Freyja: The Enchanting Vanir Goddess of Norse Mythology

In the vast pantheon of Norse gods, Freyja stands out as one of the most intriguing and multifaceted deities. As …

In the vast pantheon of Norse gods, Freyja stands out as one of the most intriguing and multifaceted deities. As a Vanir goddess, she embodies love, fertility, and beauty, but her story is also tinged with tales of war, magic, and a deep connection to the afterlife.

Freyja Key Facts

ParentsNjord and his sister-wife (unnamed)
PartnersWife to Óðr, many affairs outside of marriage
OffspringHnoss and Gersemi
Old Norse nameFreyja
Other namesFreya, Lady, Vanadís
The God ofLove, War, Fertility, and Beauty
Ass. AnimalCats and the boar Hildisvíni

Name and Etymology

The name “Freyja” is a transparent representation of “lady” or “mistress” in Old Norse. This etymology stems from the Proto-Germanic feminine noun *frawjōn, which translates to ‘lady’ or ‘mistress’. This is further supported by its cognates in Old Saxon, frūa, and Old High German, frouwa (which is the precursor to the modern German word “Frau” meaning ‘lady’).

Interestingly, Freyja’s name is etymologically close to the god Freyr, which means ‘lord’ in Old Norse. This suggests that the name “Freyja” was originally an epithet, replacing a personal name that has now faded into obscurity. In today’s context, the modern Norwegian term “Frue” retains this meaning, resonating with the idea of a ‘lady’, much like the German “Frau”. Additionally, this is a popular Viking-inspired girl name even today.

Kennings – Other Names

Freyja, in her multifaceted roles and significance, has been referred to by various names and kennings. Here’s a list of some of her notable names, each accompanied by a brief description:

  • Daughter of Njördr: Highlighting her lineage.
  • Sister of Freyr: Emphasizing her close relationship with Freyr, another significant deity.
  • Wife of Ódr: Signifying her marital bond.
  • Mother of Hnoss: Denoting her role as a mother.
  • Possessor of the Slain: Reflecting her dominion over half of the warriors who fall in battle.
  • Goddess of the Vanir: Affirming her association with the Vanir tribe.
  • Goddess Beautiful in Tears: A poetic reference to her beauty, even in sorrow.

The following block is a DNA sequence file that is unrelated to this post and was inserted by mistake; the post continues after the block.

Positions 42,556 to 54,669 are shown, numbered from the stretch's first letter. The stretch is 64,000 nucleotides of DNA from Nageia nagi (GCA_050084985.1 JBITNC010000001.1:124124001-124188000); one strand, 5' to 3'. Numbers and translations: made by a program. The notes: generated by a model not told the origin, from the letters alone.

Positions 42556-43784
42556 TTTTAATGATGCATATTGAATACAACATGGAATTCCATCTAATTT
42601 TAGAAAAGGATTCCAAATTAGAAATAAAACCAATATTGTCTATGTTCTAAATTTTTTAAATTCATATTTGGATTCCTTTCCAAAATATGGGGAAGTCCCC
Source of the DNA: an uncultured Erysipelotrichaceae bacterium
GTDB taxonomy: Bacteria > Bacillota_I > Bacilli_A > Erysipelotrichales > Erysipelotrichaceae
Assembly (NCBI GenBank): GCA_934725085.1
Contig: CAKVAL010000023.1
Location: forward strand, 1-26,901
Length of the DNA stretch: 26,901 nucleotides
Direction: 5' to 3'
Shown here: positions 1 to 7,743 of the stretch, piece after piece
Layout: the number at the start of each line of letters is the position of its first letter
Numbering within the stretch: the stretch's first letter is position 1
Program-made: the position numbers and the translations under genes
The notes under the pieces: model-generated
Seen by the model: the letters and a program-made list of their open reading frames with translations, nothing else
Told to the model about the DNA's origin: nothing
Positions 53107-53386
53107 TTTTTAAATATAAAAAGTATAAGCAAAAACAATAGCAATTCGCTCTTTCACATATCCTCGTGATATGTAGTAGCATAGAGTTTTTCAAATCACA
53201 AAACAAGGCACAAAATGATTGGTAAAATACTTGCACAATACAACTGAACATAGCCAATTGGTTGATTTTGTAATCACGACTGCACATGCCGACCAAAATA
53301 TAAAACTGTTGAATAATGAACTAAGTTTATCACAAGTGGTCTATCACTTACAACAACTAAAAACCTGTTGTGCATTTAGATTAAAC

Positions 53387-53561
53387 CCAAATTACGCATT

• Goddess of Love: Underlining her dominion over love and passion.

Furthermore, her name has been intricately woven into kennings for gold. “Freyja’s Tears” and “Freyja’s Eyes” are poetic metaphors, drawing from tales where her tears turned into gold, symbolizing both her beauty and the preciousness of her emotions.

Ancient roots

While Freyja’s prominence is most notable in Norse mythology, traces of her essence can be found in older Germanic traditions. The name “Freyja” shares linguistic roots with the Old High German “Frouwa,” which also signifies a noble lady or a woman of high rank. This suggests that her veneration might predate the Viking Age, hinting at a deep-seated cultural reverence for this deity.

Freyja Origins

Freyja’s lineage is both intriguing and somewhat enigmatic. Born to the sea god Njörd, her mother remains a figure shrouded in mystery. While Njord’s sister-wife bore him Freyja and her twin brother Freyr, her name is not definitively known. Several theories suggest she might be Njörun or perhaps Nerthus. However, both these deities remain elusive figures in Norse mythology, with only fragments of information available about them.

Freyja (1905) by John Bauer (1882–1918)
John Bauer, Public domain, via Wikimedia Commons

When Freyja and her family moved to reside among the Aesir, her mother faced rejection. The Aesir were unwilling to welcome her, primarily due to her being Njord’s sister. This reflects the cultural differences and taboos between the two tribes, with the Aesir being particularly stringent about familial relations.

It’s worth noting that while Freyja and her family are of the Vanir tribe, they came to live with the Aesir under unique circumstances. Following the Aesir-Vanir war, a conflict between the two dominant tribes of gods in Norse mythology, there was a truce. As part of the peace agreement, there was an exchange of hostages, which saw some Vanir deities, including Freyja, Freyr, and Njord, moving to reside with the Aesir. This exchange was symbolic of the newfound harmony between the two tribes and played a pivotal role in shaping the narratives of many Norse myths.

Freyja’s twin brother, Freyr, is another significant figure in Norse mythology. As siblings, they share many attributes and responsibilities, particularly in their association with fertility and prosperity.

Freyja Family and Relationships

Freyja’s personal relationships are a tapestry of love, mystery, and profound connections. Central to her narrative is her bond with Óðr, a figure who remains somewhat elusive in Norse mythology.


Freyja’s marriage with Óðr is a tale of deep love intertwined with absence and longing. Óðr, whose name in Old Norse means “frenzy” or “ecstasy,” is often absent, leading Freyja on a perpetual quest to find him. Her search is not just a physical journey but also an emotional odyssey, marked by her golden tears of sorrow. This narrative of separation and yearning symbolizes the cyclical nature of love, with its peaks of joy and valleys of heartbreak.